Biden to travel to Israel on Wednesday

President Biden will travel to Israel on Wednesday, the White House said, in a dramatic show of support for the country after Hamas killed more than 1,400 Israelis in a terrorist attack — a gesture that comes as Israel is expected to imminently launch a hard-hitting retaliatory ground invasion of Gaza that has raised humanitarian concerns.

Biden will also visit Jordan, where he plans to meet with Jordanian King Abdullah II, Egyptian President Abdel Fatah El-Sisi and Palestinian Authority President Mahmoud Abbas to discuss the humanitarian crisis in Gaza, which has endured Israeli airstrikes that have killed more than 2,700 Palestinians.

Hamas has taken scores of hostages into Gaza, including an unknown number of Americans. Biden will work to get as much information about the hostage situation as possible during his trip, White House spokesman John Kirby said in a briefing with reporters Monday evening.

Kirby emphasized that the United States had not sought assurances that Israel would not launch its ground invasion while Biden was visiting the country. “We’re not dictating terms or operational directions to the Israelis,” Kirby said. “We don’t want to see escalation. We want to make sure humanitarian assistance begins to flow.”

Still, U.S. officials waited to announce Biden’s travel to Israel on Monday night until they received commitments from Israeli Prime Minister Benjamin Netanyahu on a humanitarian package, according to two U.S. officials familiar with the discussions. Secretary of State Antony Blinken received assurances during a marathon meeting in Tel Aviv this week and then made the announcement that Biden would be visiting.

During the 7½-hour meeting, Israeli and U.S. officials set up separate rooms and passed papers between the two sides, negotiating over humanitarian issues including getting aid into Gaza and creating safe zones for Palestinian civilians, said a State Department official, who spoke on the condition of anonymity to describe sensitive discussions.

Though Blinken hailed an agreement on humanitarian issues, his announcement included few details, probably an indication that differences remain between the two allies. The provision of humanitarian aid is sensitive in Israel, especially among far-right politicians tied to Netanyahu who have pressed him to wage a scorched-earth campaign in Gaza in response to the terrorist attack.

The White House is deeply concerned about the conflict spiraling into a broader regional conflagration, and Biden has warned other actors, particularly Iran, not to jump in. His visit to Israel could underline that message.

Officials are also worried that anger in Arab countries, where many citizens have deep sympathy for the Palestinian cause, could boil over and create pressure for their leaders to take action against Israel.

Biden has repeatedly emphasized his support for Israel and said the country has a duty to respond to the horrific attack, in which Palestinian gunmen from Hamas breached Israel’s sophisticated border fence in several places before hunting civilians in their homes and cars and shooting people indiscriminately.

But the president and his top aides have also sought to draw a distinction between Hamas and Palestinian civilians. In recent days, they have stressed their efforts to ensure that humanitarian assistance can flow into Gaza and to secure a humanitarian corridor where Palestinian Americans can leave the densely populated enclave of more than 2 million people, about half of whom are children.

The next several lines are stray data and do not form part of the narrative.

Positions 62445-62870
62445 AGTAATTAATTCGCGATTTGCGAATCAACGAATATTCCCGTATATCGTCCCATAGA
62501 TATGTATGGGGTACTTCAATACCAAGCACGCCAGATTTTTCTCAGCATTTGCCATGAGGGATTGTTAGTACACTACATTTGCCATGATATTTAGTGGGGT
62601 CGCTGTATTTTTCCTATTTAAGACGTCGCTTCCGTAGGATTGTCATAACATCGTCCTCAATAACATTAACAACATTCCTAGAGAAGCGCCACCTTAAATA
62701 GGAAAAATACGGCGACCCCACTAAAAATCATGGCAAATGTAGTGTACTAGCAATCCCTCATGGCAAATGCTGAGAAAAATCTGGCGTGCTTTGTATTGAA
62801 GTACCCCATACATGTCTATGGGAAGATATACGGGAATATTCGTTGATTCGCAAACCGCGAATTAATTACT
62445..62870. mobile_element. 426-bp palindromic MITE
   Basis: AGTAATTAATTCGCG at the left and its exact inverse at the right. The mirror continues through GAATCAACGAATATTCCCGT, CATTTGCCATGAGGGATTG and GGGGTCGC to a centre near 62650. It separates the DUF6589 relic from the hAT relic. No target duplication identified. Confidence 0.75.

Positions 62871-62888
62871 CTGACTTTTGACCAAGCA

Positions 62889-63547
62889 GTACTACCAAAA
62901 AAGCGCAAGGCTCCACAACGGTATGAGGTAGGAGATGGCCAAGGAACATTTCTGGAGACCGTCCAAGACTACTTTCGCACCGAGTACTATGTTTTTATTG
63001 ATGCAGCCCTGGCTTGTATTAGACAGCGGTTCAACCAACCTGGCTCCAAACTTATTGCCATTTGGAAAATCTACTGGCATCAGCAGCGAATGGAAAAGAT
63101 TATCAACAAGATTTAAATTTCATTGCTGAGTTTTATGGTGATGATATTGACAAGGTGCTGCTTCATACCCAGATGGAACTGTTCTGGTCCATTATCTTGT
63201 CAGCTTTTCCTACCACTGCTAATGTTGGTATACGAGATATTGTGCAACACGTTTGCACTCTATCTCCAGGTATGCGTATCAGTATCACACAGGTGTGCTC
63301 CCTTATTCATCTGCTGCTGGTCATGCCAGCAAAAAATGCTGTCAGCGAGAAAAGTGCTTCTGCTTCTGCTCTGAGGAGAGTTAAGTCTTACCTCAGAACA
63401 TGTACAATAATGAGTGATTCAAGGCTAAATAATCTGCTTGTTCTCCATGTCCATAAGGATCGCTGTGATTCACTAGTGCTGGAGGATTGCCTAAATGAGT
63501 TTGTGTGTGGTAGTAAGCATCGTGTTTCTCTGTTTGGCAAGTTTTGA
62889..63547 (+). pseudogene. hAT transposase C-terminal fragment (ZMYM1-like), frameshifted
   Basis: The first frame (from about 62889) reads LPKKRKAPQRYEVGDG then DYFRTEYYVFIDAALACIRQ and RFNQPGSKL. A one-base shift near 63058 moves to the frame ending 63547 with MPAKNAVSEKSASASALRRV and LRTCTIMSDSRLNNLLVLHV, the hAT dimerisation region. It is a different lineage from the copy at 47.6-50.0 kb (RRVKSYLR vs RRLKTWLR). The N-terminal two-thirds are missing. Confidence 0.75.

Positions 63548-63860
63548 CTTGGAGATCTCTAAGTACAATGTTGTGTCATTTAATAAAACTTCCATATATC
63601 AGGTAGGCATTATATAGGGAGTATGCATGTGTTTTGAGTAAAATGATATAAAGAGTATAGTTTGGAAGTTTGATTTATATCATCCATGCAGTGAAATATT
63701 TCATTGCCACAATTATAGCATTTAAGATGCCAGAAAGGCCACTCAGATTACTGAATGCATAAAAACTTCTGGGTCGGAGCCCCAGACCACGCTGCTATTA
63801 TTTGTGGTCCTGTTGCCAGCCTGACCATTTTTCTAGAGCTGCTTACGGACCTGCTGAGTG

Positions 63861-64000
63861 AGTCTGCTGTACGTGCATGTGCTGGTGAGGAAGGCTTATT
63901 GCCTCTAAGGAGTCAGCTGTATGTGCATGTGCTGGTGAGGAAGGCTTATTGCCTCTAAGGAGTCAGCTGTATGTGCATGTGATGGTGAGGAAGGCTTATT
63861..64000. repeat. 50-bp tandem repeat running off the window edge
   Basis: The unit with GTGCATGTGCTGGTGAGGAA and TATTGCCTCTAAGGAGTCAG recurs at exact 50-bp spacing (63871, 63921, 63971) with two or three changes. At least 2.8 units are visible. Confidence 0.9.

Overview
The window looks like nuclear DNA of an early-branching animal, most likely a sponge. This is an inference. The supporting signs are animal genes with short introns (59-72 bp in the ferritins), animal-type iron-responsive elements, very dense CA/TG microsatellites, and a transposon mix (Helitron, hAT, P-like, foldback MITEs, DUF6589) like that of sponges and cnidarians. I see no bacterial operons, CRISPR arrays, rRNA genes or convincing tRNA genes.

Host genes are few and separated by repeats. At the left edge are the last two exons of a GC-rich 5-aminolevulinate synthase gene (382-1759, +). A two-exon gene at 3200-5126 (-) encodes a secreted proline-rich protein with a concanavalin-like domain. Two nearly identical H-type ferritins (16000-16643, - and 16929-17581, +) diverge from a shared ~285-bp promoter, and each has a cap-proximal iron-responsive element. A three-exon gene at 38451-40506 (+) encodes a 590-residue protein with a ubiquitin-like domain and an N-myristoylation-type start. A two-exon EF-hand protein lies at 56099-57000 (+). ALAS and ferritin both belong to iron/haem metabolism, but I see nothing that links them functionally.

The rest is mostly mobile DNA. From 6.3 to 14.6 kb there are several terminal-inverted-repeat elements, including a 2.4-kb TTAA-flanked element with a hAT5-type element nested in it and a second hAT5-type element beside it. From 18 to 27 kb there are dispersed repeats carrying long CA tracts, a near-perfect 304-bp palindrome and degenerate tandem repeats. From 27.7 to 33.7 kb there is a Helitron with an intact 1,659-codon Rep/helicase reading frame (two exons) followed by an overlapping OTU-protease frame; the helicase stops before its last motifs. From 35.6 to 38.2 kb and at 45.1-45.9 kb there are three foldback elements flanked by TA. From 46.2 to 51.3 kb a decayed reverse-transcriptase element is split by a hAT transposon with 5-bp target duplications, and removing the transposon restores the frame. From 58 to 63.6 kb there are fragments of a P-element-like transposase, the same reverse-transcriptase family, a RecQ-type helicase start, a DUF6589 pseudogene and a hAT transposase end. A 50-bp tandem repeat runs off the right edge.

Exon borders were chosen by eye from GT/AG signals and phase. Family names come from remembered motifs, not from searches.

Israel has said its goal is to eliminate Hamas and has urged more than 1 million Palestinians to evacuate northern Gaza to avoid being in harm’s way, an order the United Nations called impossible. It also announced a full siege of Gaza in response to the Hamas attacks, cutting off food, fuel, electricity and water, which human rights groups have said violates international law.

Biden spoke with Sisi on Monday, the White House said, and the two discussed “ongoing efforts to alleviate the worsening humanitarian crisis in Gaza, in coordination with the U.N., Jordan, the Palestinian Authority, Israel, and other regional partners.”

Egypt has helped broker cease-fires between Israel and Palestine during past incursions and plays a critical role in ongoing efforts to secure humanitarian assistance. And on Egypt’s border with Gaza, the Rafah crossing could be the only way out for Palestinians seeking to flee the enclave amid Israel’s bombardment campaign.

Blinken sought to negotiate a deal to open the Rafah crossing to allow much-needed aid in and foreigners and dual nationals out. Following his meeting Sunday with Sisi, Blinken said Rafah “will be opened” so that hundreds of U.S. citizens could have the chance to leave.

But there was confusion over the agreement and the crossing remained closed, deepening frustration and panic among aid groups, who warn that time is running out for wounded and displaced Gazans to receive critical — and, in many cases, lifesaving — supplies.

The planned trip to Israel is in some ways reminiscent of Biden’s visit in February to Kyiv, as he was seeking to dramatically show his support for Ukraine. That trip, too, was aimed at showcasing Biden’s personal support for an ally that had suffered a bloody attack, in Ukraine’s case at the hands of Russia. That visit was kept secret until Biden’s arrival.

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